I’ve used iOS apps since the App Store first opened in 2008. As a software developer, the market fascinated me. There was the initial flurry of simple apps, followed by more sophisticated apps. Then the iPad came along, providing a bigger screen for even more powerful apps. The future for apps seemed bright.
Today things have become vastly more complicated: multiple devices with different screen sizes and hardware capabilities, different operating system versions, and many more software APIs. (And that’s just iOS.)
Along the way, we’ve seen changes in business models. At first, most apps charged a fee up front. Then, some apps explored the ad model, while others had separate free “light” and paid “pro” versions. Later, when Apple added in-app purchases, the freemium model became commonplace, with the app being free to download but certain features requiring payment.
The gold rush of those early days — complete with stories of lone developers becoming millionaires overnight — quickly dried up as developers raced to the bottom to see who could charge the least. Today, more money is being made on the App Store, but the lion’s share of that money goes to a small group of large software companies.
Throughout its nearly ten years of existence, the App Store has had a turbulent upbringing. While the App Store may be a senior citizen in Internet time, as a marketplace, it’s barely out of diapers. But we’ve now reached a point where I believe the App Store will either morph into something genuinely useful or fade away as a fad.
I don’t mean that the App Store itself will go away — it won’t — but it could disappear as a business opportunity for most developers. In this dystopian future, the only profitable apps left will be a handful of entertainment apps by huge companies and “business essential” apps, such as those made by banks or news organizations for their customers.
The looming threat that I see is abandoned apps. They have always been cluttering the edges of the App Store to an extent, but the number of abandoned apps has grown lately for three reasons:
- The age of the App Store is such that even many wildly popular and successful apps have reached their natural end of life. It’s rare even in the desktop world for an app to exist for more than decade — technology just changes too much for many programs to stay relevant. Mobile apps live fast and die young.
- Apple recently began deleting apps that developers haven’t updated in years, under the assumption that they aren’t being supported.
While Apple has required that apps be compiled for 64-bit for over a year, old 32-bit apps won’t even launch in iOS 11 (see “Apple to Deprecate 32-bit iOS Apps,” 15 May 2017).
Individually, none of these factors would be cause for undue alarm. But bringing all three together could result in a catastrophic tsunami for smaller developers.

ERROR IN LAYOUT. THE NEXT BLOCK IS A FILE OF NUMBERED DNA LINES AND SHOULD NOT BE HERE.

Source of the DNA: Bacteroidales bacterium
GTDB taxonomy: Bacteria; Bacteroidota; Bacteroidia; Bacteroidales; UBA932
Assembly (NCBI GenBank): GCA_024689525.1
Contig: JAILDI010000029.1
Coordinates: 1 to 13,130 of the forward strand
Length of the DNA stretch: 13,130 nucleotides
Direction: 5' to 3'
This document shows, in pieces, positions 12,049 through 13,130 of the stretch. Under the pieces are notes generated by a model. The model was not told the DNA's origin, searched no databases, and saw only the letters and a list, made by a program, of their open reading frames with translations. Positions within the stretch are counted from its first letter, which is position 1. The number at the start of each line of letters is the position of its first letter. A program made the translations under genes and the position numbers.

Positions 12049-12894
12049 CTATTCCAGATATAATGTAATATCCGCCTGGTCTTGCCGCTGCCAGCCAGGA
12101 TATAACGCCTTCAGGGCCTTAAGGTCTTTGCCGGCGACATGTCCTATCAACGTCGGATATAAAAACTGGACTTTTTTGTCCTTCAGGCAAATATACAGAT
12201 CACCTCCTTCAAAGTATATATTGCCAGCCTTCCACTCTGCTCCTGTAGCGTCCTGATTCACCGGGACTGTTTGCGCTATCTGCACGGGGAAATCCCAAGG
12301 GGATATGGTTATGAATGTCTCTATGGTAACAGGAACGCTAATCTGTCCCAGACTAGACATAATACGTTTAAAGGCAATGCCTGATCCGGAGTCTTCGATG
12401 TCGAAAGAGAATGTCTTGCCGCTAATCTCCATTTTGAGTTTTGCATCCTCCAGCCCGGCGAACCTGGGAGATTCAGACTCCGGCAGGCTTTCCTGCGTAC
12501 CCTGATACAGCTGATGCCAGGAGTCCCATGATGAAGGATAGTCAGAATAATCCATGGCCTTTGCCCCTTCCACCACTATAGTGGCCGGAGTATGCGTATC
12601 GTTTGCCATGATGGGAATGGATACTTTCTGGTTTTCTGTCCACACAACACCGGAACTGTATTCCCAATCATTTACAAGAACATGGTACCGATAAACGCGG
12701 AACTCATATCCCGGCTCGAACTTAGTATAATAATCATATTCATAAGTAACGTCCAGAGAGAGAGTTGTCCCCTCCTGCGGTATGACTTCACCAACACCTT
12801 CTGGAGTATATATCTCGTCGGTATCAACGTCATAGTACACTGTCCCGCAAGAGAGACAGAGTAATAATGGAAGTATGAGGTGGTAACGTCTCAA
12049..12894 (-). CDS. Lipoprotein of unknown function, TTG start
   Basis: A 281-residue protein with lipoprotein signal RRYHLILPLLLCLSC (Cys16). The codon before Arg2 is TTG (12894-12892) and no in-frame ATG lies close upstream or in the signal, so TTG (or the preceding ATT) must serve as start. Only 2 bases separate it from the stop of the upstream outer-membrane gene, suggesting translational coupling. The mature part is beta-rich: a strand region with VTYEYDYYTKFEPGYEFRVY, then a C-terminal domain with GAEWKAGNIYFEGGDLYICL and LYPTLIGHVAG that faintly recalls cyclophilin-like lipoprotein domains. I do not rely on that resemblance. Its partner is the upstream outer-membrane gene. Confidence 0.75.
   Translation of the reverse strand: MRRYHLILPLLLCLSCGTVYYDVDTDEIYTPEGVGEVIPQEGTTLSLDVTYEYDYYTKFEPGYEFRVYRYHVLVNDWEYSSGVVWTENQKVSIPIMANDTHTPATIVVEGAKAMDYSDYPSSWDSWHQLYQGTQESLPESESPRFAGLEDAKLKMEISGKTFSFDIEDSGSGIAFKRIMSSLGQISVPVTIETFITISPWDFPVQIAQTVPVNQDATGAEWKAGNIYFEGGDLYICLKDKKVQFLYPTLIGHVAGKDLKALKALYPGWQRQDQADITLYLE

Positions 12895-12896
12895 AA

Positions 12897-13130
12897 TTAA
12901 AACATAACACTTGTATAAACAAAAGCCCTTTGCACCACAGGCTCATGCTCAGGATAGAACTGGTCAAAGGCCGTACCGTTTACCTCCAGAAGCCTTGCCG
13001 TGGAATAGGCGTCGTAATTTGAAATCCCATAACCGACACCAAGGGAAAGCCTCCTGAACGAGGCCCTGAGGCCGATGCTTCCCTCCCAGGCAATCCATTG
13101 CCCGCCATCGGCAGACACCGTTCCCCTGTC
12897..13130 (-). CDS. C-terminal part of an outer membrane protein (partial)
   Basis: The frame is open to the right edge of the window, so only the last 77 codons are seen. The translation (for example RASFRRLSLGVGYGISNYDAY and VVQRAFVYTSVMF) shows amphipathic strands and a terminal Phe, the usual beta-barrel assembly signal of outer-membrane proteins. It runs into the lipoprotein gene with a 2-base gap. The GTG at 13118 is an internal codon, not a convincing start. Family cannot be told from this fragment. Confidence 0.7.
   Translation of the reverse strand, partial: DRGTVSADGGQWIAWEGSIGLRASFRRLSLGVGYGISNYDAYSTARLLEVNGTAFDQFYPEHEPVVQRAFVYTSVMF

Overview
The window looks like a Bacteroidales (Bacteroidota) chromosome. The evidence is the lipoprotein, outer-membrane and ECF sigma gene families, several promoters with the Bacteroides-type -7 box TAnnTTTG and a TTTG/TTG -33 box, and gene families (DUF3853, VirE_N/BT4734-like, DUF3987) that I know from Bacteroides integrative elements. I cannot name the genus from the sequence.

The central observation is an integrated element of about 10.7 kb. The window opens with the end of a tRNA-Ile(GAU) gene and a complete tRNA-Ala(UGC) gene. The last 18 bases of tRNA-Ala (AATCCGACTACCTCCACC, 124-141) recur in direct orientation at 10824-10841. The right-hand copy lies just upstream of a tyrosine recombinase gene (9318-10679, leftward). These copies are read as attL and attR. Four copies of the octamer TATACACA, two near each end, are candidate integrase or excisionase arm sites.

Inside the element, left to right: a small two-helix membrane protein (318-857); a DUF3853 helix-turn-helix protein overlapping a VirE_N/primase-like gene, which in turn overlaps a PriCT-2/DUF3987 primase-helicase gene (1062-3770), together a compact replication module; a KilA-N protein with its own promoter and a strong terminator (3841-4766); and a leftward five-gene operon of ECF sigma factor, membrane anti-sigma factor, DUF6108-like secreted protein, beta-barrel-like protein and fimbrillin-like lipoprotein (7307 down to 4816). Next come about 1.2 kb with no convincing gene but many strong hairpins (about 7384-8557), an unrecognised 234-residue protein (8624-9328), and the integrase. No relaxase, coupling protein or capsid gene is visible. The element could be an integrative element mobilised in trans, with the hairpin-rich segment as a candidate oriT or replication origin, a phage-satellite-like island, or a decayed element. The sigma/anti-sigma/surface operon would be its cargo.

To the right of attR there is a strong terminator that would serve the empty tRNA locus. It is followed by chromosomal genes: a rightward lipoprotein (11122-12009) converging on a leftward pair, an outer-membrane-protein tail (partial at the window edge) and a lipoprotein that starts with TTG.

Good Intentions, Grave Consequences — Apple’s intentions are good. Customers downloading apps that haven’t been updated in years is bound to create a poor experience, and lack of developer support undoubtedly generates complaints to Apple.
Getting rid of 32-bit code is also sensible: it reduces app sizes, iOS can drop old APIs and 32-bit-only code, and everything new runs smoother and better. It’s also a good way to “encourage” customers to upgrade to more recent hardware (older devices are 32-bit-only and will not run iOS 11).
However, Apple’s solutions to these issues have serious problems.
The biggest is that, starting with iOS 9, performing a backup with iTunes no longer copies apps to your computer. To restore an app, you must redownload it from the App Store. But if Apple has removed the app for being too old or not 64-bit, the app is gone — there’s no way to download it again!
On the Mac, if a developer abandons an app you rely on, you can easily make backup copies and reinstall it if needed. If an app won’t run on a new version of macOS, you can theoretically boot from an older version or run the app in a virtual machine. Worst case, you can usually find a way to at least migrate your data to another app.
In iOS, the situation is different. Because Apple exercises total control over which apps are allowed to run and how you get and install them, there is no way to get abandoned apps to work (short of jailbreaking, which introduces its own set of non-trivial problems).
And because iOS doesn’t give users access to the file system, and apps themselves are sandboxed (meaning that one app can’t access another app’s data), if you have data in an abandoned app, that data is most likely inaccessible.
To get your data out assumes:
- That you still have the app and it still works
- That it provides an export feature
- That the format of the exported data is editable or useable
- That you have a replacement app that can import the data
Even if all those assumptions turn out to be true, exporting is rarely simple.
For example, I have an old iOS drawing app with about 50 drawings I made in it over the years. To get those out, I have to open each drawing and email it to myself, setting several export options each time. It will take me hours to export all my pictures, and I’ll lose aspects of the data in the process, such as text no longer being editable, layers being merged, or parts of the drawing being rendered differently in another app.